Reaching forth from darkness, a shout raised hairs on my head, and rolled our lonely lorry to a halt. A sudden stop, on a ragged dirt track that retraced the naked feet of countless vanished slaves, as it travelled south through the heart of Africa.
“Habish habish”, I cried out from my perch on the load, (“go go”), our driver flattened the foot and we cleared out into the night.
Enlightenment came at noon the next day. An ambush had occurred right there earlier in the evening, with several killed and ten hostages taken. Additionally some friendly Ugandans were running loose, and had shot thirty people just up ahead. Bandits behind us, Idi Amins murderous old crew right in front.
Oh well, such is travel in the south of Sudan!
It may sound a bit hot and hard, but folk have never truly lived till they’ve travelled this ageless land. Here are wide golden bronze plains stretching away to no hill on any horizon; wildebeest, ostriches, antelope, clean grass huts; and tall proud warriors, spear in hand, with a simple cloth garment casually draped over one shoulder.
It is 1980, and having journeyed overland thus far from Cairo, Laureen, Maggie and I are, following the White Nile to Juba … the legendary “Gondoroko”, made infamous as a horrifying slaving outpost in Africa’s darkest age. An era whose scars still run deep, erupting in violent resentment at the present Arab monopoly on business and trade. However the Arabs own the lorries … big steel bodied, dual wheel Austins loaded high with bags of maize … and for a small fee, you can perch precariously on top of these bags, then lurch off down a track through heat and thorn trees.
A wild and powerful central Africa that still lives today as it did centuries ago, untouched and unchanging. It is hard to believe this is the same Earth on which TV and New York exist … so one clear thought comes through, if a nuclear war destroyed the rest of Earth, these tribal folk would be the ones who live on.
Further down the track evening is overhauling our Austin, as we pull into the life of a man in Duk Farwell village. He has been gored clean through by a buffalo, and is now laying on a makeshift stretcher. We lift him as gently as possible up onto our hard bags of maize, then make a torturous 12hr, 130km journey through the night.
As our truck rattles on under a full moon, we pass nomadic cattle camps, blood seeps on the maize, and a faint beat of drums dwells ever in the distance … while this man, who must be in tremendous agony, offers not one cry of pain … nor does his brother, sitting stiff backed on hard bags as he cradles the wounded man in his arms … “He’s not heavy, he’s my brother”.
Finally at dawn we roll out of the vast African night, carry our patient into the Juba hospital … then set out to explore this Jewel of Southern Sudan.
Here are to be found such luxuries as fish patties, hot coffee, and a sojourn in the “Hotel Africa”. At this old timber building, with doves in the ceiling, one sits playing chess in the courtyard; eating mangoes; and watching the passing parade of humanity. George and Max arrive, two English blokes walking all the long way from Cairo to Cape Town, to promote peace – a Swiss girl staggers in after being swept off her truck by a tree branch – and then, to top it off, another English bloke turns up, whose shaking hands can’t hold a cup of coffee!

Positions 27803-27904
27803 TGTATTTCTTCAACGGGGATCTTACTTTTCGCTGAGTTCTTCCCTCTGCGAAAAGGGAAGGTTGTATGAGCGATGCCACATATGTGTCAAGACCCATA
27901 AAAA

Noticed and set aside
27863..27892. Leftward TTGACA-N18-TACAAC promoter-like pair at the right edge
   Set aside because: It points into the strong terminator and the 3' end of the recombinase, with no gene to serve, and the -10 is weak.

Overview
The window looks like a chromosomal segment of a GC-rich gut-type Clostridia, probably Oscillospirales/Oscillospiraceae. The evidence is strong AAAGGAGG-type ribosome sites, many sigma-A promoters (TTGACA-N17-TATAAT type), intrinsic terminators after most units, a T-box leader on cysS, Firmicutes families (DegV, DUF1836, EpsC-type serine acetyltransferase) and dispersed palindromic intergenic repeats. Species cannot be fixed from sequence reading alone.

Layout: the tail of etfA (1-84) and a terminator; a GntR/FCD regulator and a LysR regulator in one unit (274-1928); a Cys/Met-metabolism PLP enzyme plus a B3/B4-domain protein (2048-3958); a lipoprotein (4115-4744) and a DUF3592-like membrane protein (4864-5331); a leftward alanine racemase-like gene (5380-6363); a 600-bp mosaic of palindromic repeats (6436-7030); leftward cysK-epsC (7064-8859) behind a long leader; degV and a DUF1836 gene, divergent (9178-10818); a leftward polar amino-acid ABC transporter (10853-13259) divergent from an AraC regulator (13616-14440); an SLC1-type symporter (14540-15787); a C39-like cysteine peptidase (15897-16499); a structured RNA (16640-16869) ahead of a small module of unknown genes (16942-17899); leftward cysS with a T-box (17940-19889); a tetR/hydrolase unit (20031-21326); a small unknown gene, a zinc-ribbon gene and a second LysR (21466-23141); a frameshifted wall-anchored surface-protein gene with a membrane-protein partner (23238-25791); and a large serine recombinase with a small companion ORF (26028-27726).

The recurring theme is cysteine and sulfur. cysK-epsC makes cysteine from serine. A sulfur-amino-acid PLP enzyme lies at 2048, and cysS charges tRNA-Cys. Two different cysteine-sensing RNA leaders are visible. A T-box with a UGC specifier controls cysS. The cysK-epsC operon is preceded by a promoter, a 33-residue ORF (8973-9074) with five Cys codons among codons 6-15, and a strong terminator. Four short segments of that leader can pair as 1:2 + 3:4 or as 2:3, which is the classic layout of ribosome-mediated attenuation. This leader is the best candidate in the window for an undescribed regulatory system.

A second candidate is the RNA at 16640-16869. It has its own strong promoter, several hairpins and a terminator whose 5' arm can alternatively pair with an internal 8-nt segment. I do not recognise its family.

He is clearly in a stage of shock, and it turns out that three days ago he was safely ensconced on his veranda in Kampala, (content now Idi Amin was gone), when a group of Tanzanian soldiers strolled by, looked up, smiled, and shot two Telecom workers clean out of their power pole, just for a laugh!
But that happened way off south, so we front out to experience tribal dancing – an woo boy, this is truly something else. There are a thousand very tall Dinkas gathered to dance by moonlight … and we’ve never seen anything like this in our lives … wood drums throbbing full bore, as young men do standing leaps over a metre in the air … then, while up there, kick their girlfriends as hard as they can, just by way of showing
how much they love them!
Next day it’s fairly hot, so I leave the girls browsing a market, wander down to the Nile, and jump into its cool inviting water just below the bridge. The water feels great, but after swimming around a bit, I notice a crowd of locals gathering on the riverbank. At first this is intriguing, then the answer flashes bright … these people have never seen anyone do genuine Aussie freestyle. So I have a great time showing off, up and down, over and back, slow and fast, to an ever increasing crowd.
It’s all really good for the ego, so I frequently glance over to see how many more admirers have arrived … then show off even more.
Yet, when I finally swim ashore, expecting to be swamped by an enthusiastic crowd, they just drift away into the trees. Mmm, this seems a puzzle?
but oh dear … the vanity of men
The true reason for them all watching so avidly comes out that evening, when our hotel owner is grumbling about his new cook.
“What happened to your old cook?”
“Ohh, that silly man, he does his washing last week just below the bridge … and of course the Nile Crocodiles they eat him !”